While the cumulative data indicate that miR-155 can initiate early events in myeloid leukemogenesis, it is not clear whether miR-155 is required for leukemic progression or maintenance. Knocking down miR-155 in fully transformed AML cells or reversibly expressing miR-155 in a progressive model of AML would help address these important questions. If miR-155 can be shown to regulate disease maintenance or resistance to therapy, it would be an excellent target in the treatment of AML.
miR-142 is located on human chromosome 17. While miR-142 is expressed in all hematopoietic tissues including the bone marrow, spleen and thymus, it is not expressed in non-hematopoietic tissues. Perhaps it is not surprising that the first role ascribed to miR-142 was in promoting the development of the T-cell and myeloid lineages (Chen et al., 2004). miR-142’s importance as a regulator of hematopoiesis was recently underscored by the fact that it is the only miRNA that is recurrently mutated in AML (Cancer Genome Atlas Research Network, 2013).
miR-142 in Normal and Malignant Hematopoiesis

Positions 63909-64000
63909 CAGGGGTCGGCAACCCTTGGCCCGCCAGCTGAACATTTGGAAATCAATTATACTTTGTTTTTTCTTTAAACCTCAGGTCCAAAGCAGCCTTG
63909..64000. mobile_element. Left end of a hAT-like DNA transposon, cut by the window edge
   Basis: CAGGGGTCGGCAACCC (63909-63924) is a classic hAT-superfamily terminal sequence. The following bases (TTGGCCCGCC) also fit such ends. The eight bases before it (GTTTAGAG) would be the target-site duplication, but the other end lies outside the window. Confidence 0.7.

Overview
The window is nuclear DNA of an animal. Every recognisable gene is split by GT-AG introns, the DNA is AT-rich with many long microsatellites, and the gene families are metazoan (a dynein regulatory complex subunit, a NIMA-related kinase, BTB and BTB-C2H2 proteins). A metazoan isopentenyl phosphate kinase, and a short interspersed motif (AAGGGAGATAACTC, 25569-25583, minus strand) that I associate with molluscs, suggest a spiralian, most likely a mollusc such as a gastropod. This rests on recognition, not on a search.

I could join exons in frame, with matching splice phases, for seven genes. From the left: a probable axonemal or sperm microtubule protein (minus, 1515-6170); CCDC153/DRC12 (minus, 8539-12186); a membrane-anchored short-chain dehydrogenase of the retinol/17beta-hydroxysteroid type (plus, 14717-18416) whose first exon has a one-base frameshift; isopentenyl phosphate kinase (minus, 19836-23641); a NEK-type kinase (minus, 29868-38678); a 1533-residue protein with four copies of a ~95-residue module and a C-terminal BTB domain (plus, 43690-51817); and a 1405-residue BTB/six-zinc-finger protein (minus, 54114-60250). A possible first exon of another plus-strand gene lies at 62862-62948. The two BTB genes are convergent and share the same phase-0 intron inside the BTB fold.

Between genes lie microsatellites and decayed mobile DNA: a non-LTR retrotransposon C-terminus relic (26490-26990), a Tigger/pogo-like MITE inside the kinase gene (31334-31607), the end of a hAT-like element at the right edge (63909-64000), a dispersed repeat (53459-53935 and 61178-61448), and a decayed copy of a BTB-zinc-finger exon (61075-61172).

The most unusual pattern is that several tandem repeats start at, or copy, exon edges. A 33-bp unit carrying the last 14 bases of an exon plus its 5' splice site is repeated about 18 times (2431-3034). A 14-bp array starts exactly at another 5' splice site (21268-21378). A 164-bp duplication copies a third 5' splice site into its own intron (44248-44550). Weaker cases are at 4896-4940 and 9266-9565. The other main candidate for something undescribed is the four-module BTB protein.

miR-142 regulates normal hematopoiesis as well as the development of lymphoid and myeloid leukemias. By enforcing the expression of miR-142 in Lin- mouse bone marrow cells, Chen et al. (2004) showed that miR-142 increases the absolute numbers of T-cells, leads to a minimal decrease in B-cell differentiation (CD19+), and slightly reduces the number of Mac1+ Gr1- myeloid cells. miR-142 also appears to play a role in the development of mature lymphoid malignancies, as the miR-142 locus is 50bp from the breakpoint of t(8;17), a cytogenetic alteration present in a subset of aggressive mature B-cell leukemias (Gauwerky et al., 1989). This suggests that MYC, located on chromosome 8, is translocated and regulated by the upstream miR-142 promoter (Lagos-Quintana et al., 2002). Interestingly, miR-142-3p is significantly downregulated in ALL patients expressing the MLL-AF4 fusion gene. Ectopic expression of miR-142-3p in MLL-AF4+ cell lines supresses cell proliferation, induces apoptosis, and down-regulates multiple genes known to regulate self-renewal including MLL-AF4, HOXA9, HOXA7, and HOXA10. Thus, miR-142-3p likely functions as a tumor suppressor in MLL-AF4+ ALL (Dou et al., 2013).